A ruling by a Fresno judge tossing out a state law requiring handgun ammunition buyers to provide identification and a thumbprint was upheld Wednesday by a Fresno appellate court.
The ruling was hailed as a victory by gun rights advocates, some of whom expect California Attorney General Kamala Harris to take the issue to the state Supreme Court.
Her office had a muted reaction. "Our office is reviewing the decision," said Nick Pacilio, a spokesman for Harris.
Key elements of the law were thrown out in January 2011 by Fresno County Superior Court Judge Jeff Hamilton, who said the law would have created uncertainty by forcing local sheriffs and firearms shops to decide for themselves what caliber of cartridges were covered under the law.
The appellate ruling, written by Associate Justice Gene Gomes of the 5th District Court of Appeal, cited the vagueness of the law, which he said violated due process portions of the U.S. Constitution. Associate Justice Stephen Kane concurred.
Gomes wrote that the law failed "to provide meaningful guidelines or discernible standards," for deciding what is and what is not handgun ammunition and that created "significant risk of arbitrary and discriminatory application by law enforcement officials."
In a dissent, Associate Justice Dennis Cornell cited former Gov. Arnold Schwarzenegger's statement when he signed the bill into law. Schwarzenegger said having information about who was buying handgun ammunition "is invaluable for keeping communities safe and preventing dangerous felons from committing crimes with firearms."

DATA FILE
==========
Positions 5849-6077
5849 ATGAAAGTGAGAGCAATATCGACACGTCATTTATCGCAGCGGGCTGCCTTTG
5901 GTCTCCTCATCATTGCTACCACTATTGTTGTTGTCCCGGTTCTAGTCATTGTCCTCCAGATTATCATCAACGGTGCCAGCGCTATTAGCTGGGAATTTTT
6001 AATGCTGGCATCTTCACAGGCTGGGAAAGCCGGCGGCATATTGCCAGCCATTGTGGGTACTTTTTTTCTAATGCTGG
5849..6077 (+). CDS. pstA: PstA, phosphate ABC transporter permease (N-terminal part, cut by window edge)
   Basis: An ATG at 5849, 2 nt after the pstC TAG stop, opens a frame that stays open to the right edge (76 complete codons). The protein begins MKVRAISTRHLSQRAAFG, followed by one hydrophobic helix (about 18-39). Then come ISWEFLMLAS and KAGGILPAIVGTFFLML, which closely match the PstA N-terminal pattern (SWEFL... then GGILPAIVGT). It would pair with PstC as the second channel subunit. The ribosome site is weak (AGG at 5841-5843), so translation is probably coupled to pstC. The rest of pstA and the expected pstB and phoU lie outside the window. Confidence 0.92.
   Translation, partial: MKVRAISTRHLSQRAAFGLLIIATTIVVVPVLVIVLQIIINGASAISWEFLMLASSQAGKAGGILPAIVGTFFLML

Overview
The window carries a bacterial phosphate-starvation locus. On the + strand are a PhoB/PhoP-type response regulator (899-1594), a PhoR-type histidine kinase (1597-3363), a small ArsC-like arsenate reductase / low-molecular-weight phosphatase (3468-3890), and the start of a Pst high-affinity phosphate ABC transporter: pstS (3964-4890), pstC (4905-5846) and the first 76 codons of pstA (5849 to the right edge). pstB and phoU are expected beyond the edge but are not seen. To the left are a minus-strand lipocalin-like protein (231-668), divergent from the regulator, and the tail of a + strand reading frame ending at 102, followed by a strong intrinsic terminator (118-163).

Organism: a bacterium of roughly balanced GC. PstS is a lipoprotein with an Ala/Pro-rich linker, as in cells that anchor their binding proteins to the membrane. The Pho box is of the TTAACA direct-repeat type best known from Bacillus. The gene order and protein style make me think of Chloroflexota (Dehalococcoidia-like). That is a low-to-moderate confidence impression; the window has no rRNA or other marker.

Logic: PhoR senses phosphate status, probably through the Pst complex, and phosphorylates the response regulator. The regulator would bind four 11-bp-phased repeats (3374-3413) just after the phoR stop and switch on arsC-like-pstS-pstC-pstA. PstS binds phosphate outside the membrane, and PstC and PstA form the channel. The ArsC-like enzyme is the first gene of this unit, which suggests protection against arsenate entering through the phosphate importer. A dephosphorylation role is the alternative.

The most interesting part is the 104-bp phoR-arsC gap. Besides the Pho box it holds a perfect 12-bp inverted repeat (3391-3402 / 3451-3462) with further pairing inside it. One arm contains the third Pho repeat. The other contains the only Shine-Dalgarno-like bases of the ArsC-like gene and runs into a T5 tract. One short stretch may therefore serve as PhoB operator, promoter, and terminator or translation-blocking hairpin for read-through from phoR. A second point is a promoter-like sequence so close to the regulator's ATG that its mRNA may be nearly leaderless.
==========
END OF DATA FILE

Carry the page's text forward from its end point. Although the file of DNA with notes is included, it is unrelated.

Cornell said the law would have a minimal burden on Second Amendment rights and not have a "substantial impact on the ammunition vendors' pursuit of lawful business."
The decision was hailed by Barry Bauer of Herb Bauer Sporting Goods in Fresno, who was a co-plaintiff in the suit that Hamilton ruled on.
"We're very happy with the ruling," he said. "There's a lot of good language in it."
Sam Paredes, executive director of Gun Owners of California, called the ruling a "huge victory for us. The law was definitely illegal and unconstitutional."
Paredes said the law "wouldn't even be a speed bump for criminals. It would give them an excuse for a road trip to Nevada," where they could buy all of the handgun ammunition they wanted.
"And the state will lose all of the sales tax from ammunition sales here," he added.
The Attorney General's office did not return calls seeking comment.
The handgun ammunition purchase law was introduced by state Sen. Kevin de Leon, D-Los Angeles. When Hamilton struck the law down, de Leon called the action "deplorable." In December 2012, de Leon vowed to expand the purchase requirements to all ammunition buyers -- not just handgun cartridges -- to circumvent the decision. He introduced a bill to do so but it will not be voted on until 2014.
Confusion about what constitutes a handgun cartridge is compounded because several cartridges -- including the .44 Magnum and the .45 Long Colt -- are popular carbine rounds.
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